Feds put big Benson project on hold, suspend permit allowing construction
Tony Davis Arizona Daily Star
Great article by Tony Davis on the suspension of the 404 Permit for the Villages at Vigneto project in Benson Arizona (Cochise County). This project (in its current form) has been ongoing for quite a while, since at least the time I started with the Bureau of Land Management (BLM) in 2014. To be honest, I've always thought this concept, in both scale and design, was completely out of place given the distance from Tucson and Sierra Vista. I just cannot picture anything close to 28,000 moving out there. Not to mention the potential impacts to the water supply for the San Pedro River as well as to local agricultural needs. Curious now to see if this ever comes back to life.
The federal government has once again put the skids on a planned 28,000-home development in Benson, by suspending its Clean Water Act permit and rescinding a determination its construction wouldn’t harm imperiled species.
The actions by the U.S. Army Corps of Engineers and the U.S. Fish and Wildlife Service put the long-planned Villages at Vigneto project on indefinite hold.
While the decisions don’t say this specifically, they do raise the possibility that more detailed analysis will be required of its environmental impacts — a major bone of contention among all sides of debate over the project for years.
The agencies’ actions represent a 180-degree reversal toward the project by the Biden administration, compared to actions of the Trump administration that had moved it along. “I think this is a key victory for the San Pedro River, one of the last free flowing rivers in the desert Southwest,” said Stu Gillespie, an attorney representing six environmental groups who have been challenging the Corps permit in court. “The agency has suspended a crucial permit for the Villages of Vigneto that would have drained the aquifer that supports the river. It’s also a victory for the science, facts and the law. “Now the agencies need to withdraw the permit and put an end to this ill-conceived project,” he said.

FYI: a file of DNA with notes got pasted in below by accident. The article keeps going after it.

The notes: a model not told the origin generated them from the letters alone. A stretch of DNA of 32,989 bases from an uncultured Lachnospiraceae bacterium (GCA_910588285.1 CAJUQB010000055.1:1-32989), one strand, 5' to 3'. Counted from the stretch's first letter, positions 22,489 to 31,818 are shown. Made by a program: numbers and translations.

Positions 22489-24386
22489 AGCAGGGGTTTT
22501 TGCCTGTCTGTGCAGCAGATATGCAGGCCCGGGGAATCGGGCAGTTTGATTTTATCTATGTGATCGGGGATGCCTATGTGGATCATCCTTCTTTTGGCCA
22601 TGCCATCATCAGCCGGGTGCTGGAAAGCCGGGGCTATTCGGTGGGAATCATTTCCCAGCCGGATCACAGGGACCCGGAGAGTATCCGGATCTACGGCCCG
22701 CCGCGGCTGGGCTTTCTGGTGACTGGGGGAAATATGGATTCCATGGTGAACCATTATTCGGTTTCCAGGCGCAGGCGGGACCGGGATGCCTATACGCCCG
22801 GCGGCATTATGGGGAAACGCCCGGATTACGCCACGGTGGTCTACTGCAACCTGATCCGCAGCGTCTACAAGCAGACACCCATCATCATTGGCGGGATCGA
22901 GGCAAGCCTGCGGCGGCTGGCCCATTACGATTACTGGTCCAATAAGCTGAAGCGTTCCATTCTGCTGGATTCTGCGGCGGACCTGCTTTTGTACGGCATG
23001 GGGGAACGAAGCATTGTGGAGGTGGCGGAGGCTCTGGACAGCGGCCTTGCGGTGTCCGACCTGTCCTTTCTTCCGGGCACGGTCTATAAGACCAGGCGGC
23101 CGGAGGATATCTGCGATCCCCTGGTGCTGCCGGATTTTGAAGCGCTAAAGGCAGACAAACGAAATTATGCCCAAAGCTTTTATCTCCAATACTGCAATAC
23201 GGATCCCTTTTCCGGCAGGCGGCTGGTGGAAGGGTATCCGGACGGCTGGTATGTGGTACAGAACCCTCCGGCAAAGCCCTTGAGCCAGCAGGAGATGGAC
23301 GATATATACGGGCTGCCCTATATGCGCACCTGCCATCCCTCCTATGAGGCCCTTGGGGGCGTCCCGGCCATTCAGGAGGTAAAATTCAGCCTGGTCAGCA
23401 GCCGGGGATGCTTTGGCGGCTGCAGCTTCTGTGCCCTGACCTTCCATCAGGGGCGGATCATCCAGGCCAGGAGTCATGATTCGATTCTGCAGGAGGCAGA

A spokesman for the developer, El Dorado Holdings, said Thursday in a statement, “We do not believe the suspension is merited as no facts or circumstances have changed that would warrant such a suspension. The permit has been in place since 2006 through multiple administrations.” While the developer has said in the past that it could build the project using a different development configuration without a federal permit, it gave no sign Thursday of taking that course.
“The Army Corps of Engineers will reevaluate the circumstances surrounding the permit, as it has done before, and we are confident it will be reinstated again. We look forward to working with the Corps to address any questions that the agency may have,” the spokesman said.
The latest decisions were disclosed in a federal court document this week, filed in response to the environmentalists’ lawsuit. The Army Corps on July 1 suspended a permit that would have allowed El Dorado Holdings to discharge into neighboring washes about 57 acres of dredged and fill material out of 8,212 acres of the Vigneto project. Eventually, the project would cover 12,167 acres. The decision came three days after the wildlife service walked back a conclusion, reached in 2017, that wash-filling activity for the project won’t harm three endangered and threatened species. They are the Southwestern willow flycatcher, the Western yellow-billed cuckoo and the Northern Mexican garter snake.